On Tuesday 7th July, many of our community members from Financial Services organisations came together for the inaugural Industry-Sector Think Tank. Four round tables of C-level executives from the UK’s leading FTSE and SME companies discussed the challenges and the solutions of where digital sits in their given sector.
The discussion was led by leading experts from Head London, Atos, and Kcom. The breakfast took place at London’s Living Room, on the top floor of City Hall, with spectacular views of The Thames.
The round tables engaged in lively and collaborative conversations about a variety of topics, including:
- How can Big Data provide the greatest opportunity for financial services and for customers?
- Cyber-security and authenticating customer identities in a digital world.
- Integrating innovative new digital tools into a complex legacy infrastructure.
- The challenge of developing an innovative, entrepreneurial culture, whilst balancing the formal disciplines of regulation and a need for ROI from investors.
- Creating engaging experiences and interactions with customers.
- What types of skills needed to deliver on digital ambitions, where they come from and what will make them want to stay?
The Nimbus Ninety Benchmarking Survey gave insight on where Financial Services in particular is suffering from a lack of development into digital. However, burgeoning new trends have emerged from Financial Services organisations finally harnessing digital to their advantage.
The biggest impact so far for Financial Services has been through big data and analytics. These two combined have provided the tools of insight to a customer’s financial dealings – where they spend, how much is going in vs. how much is going out, determining insurance premiums and more.
Though Financial Services has been fully embracing the use of data in recent years, as a sector they are still hindered by tradition: through both legacy systems, and outdated modes of thought. Digital disruption is taking over – like it or not.
So where does Financial Services go from here?
The round-table discussions illustrated that Financial Services must move towards making digital disruption work to it’s greatest advantage, while keeping in mind that it will also be used to great disadvantage when it is in the wrong hands. Recent headlines of hacking scandals, identity theft, and the rise and fall (and rise again) of e-trading and cryptocurrency have shown us some of the pitfalls of digital disruption – that is, those that we know about.
Digital is allowing financial institutions to serve customers better and more efficiently than ever before. From the in-depth conversations, we were able to not only answer questions, but to raise new ones, including:
- Users are the ones demanding new tech, but with limits, depending on who the consumer is – many of the older generation (who, for some Financial Services institutions, are the bulk of their clients) abhor digital and prefer paper ledgers. However, these customers will start phasing out , and are already outnumbered by those who are comfortable with, and even demand digital tools. So, how do we handle this transition?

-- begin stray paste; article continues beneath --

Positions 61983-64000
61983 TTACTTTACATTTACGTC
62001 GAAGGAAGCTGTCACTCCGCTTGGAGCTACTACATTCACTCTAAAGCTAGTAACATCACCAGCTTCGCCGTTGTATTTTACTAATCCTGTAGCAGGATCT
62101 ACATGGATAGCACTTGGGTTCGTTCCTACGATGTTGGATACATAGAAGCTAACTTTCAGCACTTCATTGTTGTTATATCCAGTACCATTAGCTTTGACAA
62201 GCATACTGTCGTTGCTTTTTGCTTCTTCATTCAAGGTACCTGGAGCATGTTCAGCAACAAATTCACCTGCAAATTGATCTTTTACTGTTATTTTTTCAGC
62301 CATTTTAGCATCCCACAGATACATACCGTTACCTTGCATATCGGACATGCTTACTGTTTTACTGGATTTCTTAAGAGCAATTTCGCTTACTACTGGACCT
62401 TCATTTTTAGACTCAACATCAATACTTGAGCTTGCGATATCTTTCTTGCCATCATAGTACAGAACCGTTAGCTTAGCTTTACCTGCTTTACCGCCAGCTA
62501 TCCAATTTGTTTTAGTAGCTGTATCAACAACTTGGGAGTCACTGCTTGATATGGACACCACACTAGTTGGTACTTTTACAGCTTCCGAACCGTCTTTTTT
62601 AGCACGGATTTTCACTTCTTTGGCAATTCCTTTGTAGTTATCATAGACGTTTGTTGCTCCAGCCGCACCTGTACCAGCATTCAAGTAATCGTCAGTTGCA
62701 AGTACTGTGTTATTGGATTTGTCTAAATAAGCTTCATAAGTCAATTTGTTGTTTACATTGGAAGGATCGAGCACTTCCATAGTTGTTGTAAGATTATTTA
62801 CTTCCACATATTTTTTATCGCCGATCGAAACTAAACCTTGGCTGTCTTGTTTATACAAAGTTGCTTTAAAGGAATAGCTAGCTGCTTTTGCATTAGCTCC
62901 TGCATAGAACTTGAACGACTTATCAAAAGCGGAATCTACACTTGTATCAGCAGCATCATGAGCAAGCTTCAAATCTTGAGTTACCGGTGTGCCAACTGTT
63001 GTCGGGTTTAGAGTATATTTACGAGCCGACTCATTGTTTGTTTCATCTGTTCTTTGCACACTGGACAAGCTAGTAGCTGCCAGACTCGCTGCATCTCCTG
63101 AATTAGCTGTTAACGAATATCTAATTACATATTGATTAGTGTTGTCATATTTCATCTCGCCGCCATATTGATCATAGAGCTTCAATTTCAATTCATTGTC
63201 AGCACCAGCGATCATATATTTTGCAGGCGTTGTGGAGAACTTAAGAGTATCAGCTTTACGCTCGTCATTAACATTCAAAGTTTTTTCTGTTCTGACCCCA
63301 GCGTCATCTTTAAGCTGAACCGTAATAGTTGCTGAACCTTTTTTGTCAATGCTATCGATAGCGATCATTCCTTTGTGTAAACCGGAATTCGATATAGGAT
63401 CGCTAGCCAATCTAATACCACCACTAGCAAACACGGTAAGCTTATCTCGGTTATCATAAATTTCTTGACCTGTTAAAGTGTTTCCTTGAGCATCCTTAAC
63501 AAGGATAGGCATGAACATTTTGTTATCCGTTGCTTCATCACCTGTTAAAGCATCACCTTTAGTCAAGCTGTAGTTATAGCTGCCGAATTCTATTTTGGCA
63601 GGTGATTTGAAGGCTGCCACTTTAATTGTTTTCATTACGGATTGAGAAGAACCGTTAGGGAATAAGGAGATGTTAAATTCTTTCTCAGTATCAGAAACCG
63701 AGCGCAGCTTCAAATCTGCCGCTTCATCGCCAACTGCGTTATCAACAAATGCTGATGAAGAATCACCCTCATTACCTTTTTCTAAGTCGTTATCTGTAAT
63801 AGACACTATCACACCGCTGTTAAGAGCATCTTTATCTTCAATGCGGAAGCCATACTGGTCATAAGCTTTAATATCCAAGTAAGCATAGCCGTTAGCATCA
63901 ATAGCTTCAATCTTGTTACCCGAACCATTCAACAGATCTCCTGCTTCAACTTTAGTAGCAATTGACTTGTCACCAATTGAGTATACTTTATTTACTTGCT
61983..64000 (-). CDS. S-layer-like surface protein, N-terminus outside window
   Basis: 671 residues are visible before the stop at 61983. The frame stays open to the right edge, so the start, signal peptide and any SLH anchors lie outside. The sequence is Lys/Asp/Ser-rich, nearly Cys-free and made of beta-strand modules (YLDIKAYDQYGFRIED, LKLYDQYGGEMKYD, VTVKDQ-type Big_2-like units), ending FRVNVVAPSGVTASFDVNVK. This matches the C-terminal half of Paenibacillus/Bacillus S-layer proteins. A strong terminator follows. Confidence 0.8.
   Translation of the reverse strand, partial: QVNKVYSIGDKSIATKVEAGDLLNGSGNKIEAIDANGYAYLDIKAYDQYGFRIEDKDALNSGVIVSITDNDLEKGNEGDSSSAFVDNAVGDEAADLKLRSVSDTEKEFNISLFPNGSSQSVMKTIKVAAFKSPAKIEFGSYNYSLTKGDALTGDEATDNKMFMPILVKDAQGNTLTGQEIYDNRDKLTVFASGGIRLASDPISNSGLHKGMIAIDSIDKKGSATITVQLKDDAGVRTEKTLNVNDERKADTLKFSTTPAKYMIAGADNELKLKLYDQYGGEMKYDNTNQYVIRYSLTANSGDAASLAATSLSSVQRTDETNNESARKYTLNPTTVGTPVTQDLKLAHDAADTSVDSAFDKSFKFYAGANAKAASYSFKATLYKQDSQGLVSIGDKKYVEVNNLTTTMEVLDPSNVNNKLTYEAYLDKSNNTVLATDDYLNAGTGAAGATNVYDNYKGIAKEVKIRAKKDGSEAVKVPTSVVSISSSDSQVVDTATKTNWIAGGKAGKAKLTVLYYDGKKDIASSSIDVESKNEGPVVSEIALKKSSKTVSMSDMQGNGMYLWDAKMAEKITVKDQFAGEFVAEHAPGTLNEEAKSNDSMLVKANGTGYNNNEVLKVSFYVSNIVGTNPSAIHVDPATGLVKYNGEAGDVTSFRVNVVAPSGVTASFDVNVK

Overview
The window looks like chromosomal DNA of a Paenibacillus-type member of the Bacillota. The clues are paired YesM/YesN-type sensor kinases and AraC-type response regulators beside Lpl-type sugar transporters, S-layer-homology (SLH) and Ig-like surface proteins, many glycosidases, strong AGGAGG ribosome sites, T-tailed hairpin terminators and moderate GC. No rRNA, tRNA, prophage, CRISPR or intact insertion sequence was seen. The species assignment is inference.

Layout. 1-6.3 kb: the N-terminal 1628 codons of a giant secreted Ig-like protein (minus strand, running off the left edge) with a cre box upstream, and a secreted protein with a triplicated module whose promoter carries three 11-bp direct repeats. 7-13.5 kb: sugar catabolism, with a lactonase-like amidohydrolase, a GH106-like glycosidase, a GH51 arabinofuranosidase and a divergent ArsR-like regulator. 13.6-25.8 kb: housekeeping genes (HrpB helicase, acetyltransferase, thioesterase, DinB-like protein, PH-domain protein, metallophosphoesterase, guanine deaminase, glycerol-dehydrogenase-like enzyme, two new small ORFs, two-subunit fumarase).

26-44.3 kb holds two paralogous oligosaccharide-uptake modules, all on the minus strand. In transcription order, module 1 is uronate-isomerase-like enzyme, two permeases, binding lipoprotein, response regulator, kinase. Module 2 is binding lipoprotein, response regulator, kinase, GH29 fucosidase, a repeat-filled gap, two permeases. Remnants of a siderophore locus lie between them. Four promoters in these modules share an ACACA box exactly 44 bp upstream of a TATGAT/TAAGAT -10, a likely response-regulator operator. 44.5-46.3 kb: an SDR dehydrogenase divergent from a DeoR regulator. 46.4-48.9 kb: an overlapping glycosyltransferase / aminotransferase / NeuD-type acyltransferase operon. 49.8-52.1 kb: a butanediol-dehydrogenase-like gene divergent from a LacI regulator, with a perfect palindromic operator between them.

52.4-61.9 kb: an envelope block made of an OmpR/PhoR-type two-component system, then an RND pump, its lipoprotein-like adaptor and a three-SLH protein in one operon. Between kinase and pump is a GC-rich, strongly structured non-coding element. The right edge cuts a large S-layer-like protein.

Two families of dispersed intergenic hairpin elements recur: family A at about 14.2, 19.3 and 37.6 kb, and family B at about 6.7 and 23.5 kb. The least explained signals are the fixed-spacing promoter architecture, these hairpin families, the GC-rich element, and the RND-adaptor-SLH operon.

- We must also ask what client experience we wish to aim for – should we use omni-channel, or distinguish services such as calls/browser experience/mobile? Should multi-device experiences be seamless – logging in on one device, making a payment on another, and looking at product offerings on yet another?
- There is also the question of using different facets for various customer experiences – such as for VIP customers, loyalty programs, P2P pay services, current accounts, etc.
- Security poses ongoing challenges, and the answers are not simple. For instance, when Biometrics is used for authorisation, once they are compromised, they are compromised forever – after all, we can’t change our DNA or our fingerprints. So what is the solution? Does an all-encompassing solution exist, or must Financial Services simply deal with each new security challenge as they develop?
- What are the cultural considerations, and appropriate skillsets needed for a successful digital organisation?
As decades of legacy systems need to be unravelled, digital leaders in Financial Services must consider a multi-levelled strategy for combating the digital revolution emerging in their sector. This is comprised of several steps:
- Acknowledging that a 2-pronged approach must be used when approaching security - first, more complex systems that are harder to compromise, along with constant and diligent monitoring for intrusions.
- Though strict regulation is often an impediment to digital development, Financial Services organisations must reorganise for digital, rather that the other way around. Organisations must make the decision - do they wish to be a bank with a digital arm, or a digital organisation with a banking licence?
- Skill-sets must be shaped for employees and clients alike.
- The digital revolution is not a choice, but rather an eventuality. Centuries-old institutions will be facing VC funded start-ups and digital giants in the financial sector, who are not hindered by tradition nor regulation. It is vital to prepare now, with ongoing and customer-serving digital innovation, to be prepared for this digital revolution.
Financial Services has been known to be reluctant when it came to embracing digital. This, along with the snowballing of innovation in other sectors, could mean that the transformation will only prove to be more formidable - the longer an organisation hesitates to embrace cutting edge digital innovation, the more difficult it will become to remain competitive.